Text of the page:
Summer??? Yeah. Clickbait. Well actually, I wrote this post quite a while ago. So make that an "autumn" update :) This update therefore contains some updates inside. Such inception.
It's been a while since you heard from me. Busy summer holidays with kids at the house meant a bit more activities away from computer. With Covid around we only did a short holiday trip to one of the dutch islands (which was great!). However Kinoko Kombucha kept me busy too. As the fermentation process is a weekly recurring thing, and I found some distribution channels, it slowly becomes "work" :)
1. HiveWallet.app updates
Then Hardfork 24 testing came along and the interesting process around the release. Before that I had updated HiveWallet to HF24, which I then actually forgot to push one change into the live code, resulting in pushing another bugfixing release for the new chain-id after HF24.
But now you can use Peakd again with HiveWallet Keychain integration as well as all your favorite NFT apps and other apps supporting Keychain for login.
2. Kinoko Kombucha adds "powered by Hive" to the label:
Currently I produce around 100 liter Kombucha per month. These are distributed in 500ml, 250ml and some 1 liter bottles (all glass bottles, for reuse with deposit). Initially I printed the labels in house, in black/white. But with production ramping up a bit, I figured it would be nicer to have a full colour label, so now the new labels proudly feature the "Powered by Hive" badge! Kinoko is currently distributed through 2 local stores and on sale in the (The official HiveFest #1 hotel in 2016) VolksHotel in Amsterdam! Check it out in full effect:
Immutable temperature logs
The Kinoko.rocks website now features graphs of the temperature readings I immutably log onto the Hive blockchain every hour from 3 separate locations: fridge, fermentation area and office.
For this logging I'm using the Sonoff TH10 Smart Wifi switches coupled with AM2301 temperature sensors. The Sonoff switches are flashed with the opensource Tasmota software so I don't need to trust third party API's and instead only have local area "smartness". I did this with all domotica recently so I don't depend on third party cloud servers creating network tunnels, penetrating into our house. Tasmota is opensource domotica software which can be flashed onto an array of "smart" switches and lightbulbs and what not.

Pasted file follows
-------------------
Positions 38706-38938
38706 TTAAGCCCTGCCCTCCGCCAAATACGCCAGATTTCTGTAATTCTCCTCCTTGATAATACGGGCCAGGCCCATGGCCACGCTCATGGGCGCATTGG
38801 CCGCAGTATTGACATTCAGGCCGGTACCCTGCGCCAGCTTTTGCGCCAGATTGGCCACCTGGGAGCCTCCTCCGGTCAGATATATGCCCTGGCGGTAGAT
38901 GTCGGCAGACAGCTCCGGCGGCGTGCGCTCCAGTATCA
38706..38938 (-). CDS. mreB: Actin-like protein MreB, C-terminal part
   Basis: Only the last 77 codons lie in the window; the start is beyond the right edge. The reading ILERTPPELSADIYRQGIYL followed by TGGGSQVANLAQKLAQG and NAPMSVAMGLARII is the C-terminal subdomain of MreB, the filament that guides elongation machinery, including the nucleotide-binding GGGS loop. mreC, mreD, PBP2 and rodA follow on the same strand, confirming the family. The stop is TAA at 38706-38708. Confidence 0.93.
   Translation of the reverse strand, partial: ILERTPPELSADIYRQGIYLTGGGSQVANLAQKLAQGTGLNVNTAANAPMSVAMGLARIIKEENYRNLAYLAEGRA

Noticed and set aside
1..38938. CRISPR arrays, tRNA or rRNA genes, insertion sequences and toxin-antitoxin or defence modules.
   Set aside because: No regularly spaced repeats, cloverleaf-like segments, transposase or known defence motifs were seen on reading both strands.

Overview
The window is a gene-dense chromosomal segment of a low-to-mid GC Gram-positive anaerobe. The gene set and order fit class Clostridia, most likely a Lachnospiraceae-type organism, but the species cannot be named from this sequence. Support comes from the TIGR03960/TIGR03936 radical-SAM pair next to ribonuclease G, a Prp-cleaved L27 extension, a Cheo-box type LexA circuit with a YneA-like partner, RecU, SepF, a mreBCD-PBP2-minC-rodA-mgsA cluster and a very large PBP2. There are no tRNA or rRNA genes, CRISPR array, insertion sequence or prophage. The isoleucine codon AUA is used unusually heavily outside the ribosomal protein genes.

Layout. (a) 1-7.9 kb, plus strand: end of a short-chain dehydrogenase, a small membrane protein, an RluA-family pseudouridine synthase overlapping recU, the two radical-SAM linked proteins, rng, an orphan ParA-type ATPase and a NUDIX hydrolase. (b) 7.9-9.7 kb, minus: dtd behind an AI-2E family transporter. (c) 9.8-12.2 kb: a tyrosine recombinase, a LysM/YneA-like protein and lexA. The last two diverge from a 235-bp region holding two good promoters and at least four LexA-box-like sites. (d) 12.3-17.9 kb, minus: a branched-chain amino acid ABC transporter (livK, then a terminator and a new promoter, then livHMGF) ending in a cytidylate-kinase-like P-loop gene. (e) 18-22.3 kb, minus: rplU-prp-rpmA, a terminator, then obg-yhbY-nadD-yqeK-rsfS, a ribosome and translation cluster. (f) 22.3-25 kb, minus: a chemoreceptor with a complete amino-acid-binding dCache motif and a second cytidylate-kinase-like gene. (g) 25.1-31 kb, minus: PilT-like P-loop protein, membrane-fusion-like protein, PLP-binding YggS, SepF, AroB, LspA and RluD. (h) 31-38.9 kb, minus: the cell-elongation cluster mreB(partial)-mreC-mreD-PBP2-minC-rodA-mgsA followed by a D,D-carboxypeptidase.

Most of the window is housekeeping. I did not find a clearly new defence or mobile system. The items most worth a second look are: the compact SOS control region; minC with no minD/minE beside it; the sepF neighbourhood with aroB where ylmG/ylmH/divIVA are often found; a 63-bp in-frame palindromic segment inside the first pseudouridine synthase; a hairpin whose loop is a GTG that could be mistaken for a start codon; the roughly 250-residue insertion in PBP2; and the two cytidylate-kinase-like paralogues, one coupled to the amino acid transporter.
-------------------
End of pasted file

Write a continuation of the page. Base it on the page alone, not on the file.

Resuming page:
Using the Tasmota software I configured logging using MQTT protocol on a certain interval. This MQTT logging gets picked up by the MQTT agent which runs on a Raspberry Pi minicomputer. On the Raspberry Pi I run a Python script which collects the readings during 1 hour and finally logs once the mean result onto the Hive blockchain on the @kinoko account. (Using @holger80's Beem)
Screenshot of the graphs:
Soon HF 24: updating my API nodes and HiveWallet Done!
As HF 24 is now scheduled for 8 september I'm doing my utmost best to get HiveWallet running with the new cha(i)nges. For IOS I needed to update my development computer onto the latest Xcode, which in turn needed an Operating System version upgrade :P With the development tools set I hope to make progress and get some bugs out of the way as well.
With the upgrades in memory usage as well as updates on Hivemind, I might be able to phase out or repurpose one of the 3 servers currently making up my Hive API cluster: hive.roelandp.nl